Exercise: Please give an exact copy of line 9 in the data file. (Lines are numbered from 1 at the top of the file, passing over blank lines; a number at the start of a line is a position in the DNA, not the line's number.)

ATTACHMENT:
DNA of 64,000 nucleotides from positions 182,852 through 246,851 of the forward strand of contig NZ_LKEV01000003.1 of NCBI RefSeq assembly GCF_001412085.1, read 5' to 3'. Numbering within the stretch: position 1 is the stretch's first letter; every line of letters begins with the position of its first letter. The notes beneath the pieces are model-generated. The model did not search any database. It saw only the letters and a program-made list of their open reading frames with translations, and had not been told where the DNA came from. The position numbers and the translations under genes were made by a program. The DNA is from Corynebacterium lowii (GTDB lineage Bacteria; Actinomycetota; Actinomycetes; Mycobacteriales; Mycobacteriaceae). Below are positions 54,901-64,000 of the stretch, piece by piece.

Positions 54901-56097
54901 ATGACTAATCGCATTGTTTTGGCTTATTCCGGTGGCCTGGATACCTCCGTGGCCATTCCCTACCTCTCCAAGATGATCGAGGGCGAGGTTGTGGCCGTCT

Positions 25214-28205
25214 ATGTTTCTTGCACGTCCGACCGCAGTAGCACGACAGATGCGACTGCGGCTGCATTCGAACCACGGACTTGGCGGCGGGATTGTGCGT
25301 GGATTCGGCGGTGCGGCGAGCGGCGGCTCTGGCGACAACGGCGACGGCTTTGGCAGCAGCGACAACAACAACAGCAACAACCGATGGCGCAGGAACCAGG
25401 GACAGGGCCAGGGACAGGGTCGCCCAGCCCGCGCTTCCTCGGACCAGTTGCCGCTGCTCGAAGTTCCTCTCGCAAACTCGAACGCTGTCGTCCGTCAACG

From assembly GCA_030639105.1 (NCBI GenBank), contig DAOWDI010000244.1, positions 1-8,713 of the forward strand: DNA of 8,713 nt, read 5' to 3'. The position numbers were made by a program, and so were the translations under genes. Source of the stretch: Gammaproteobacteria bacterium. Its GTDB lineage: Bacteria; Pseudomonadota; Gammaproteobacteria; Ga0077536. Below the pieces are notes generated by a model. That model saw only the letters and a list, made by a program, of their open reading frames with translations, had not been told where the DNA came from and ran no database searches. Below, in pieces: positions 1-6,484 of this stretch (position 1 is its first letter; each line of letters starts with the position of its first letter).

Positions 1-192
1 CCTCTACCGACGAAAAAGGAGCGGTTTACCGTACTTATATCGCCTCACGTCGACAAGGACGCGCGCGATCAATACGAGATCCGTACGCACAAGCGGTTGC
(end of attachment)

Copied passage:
Positions 1-192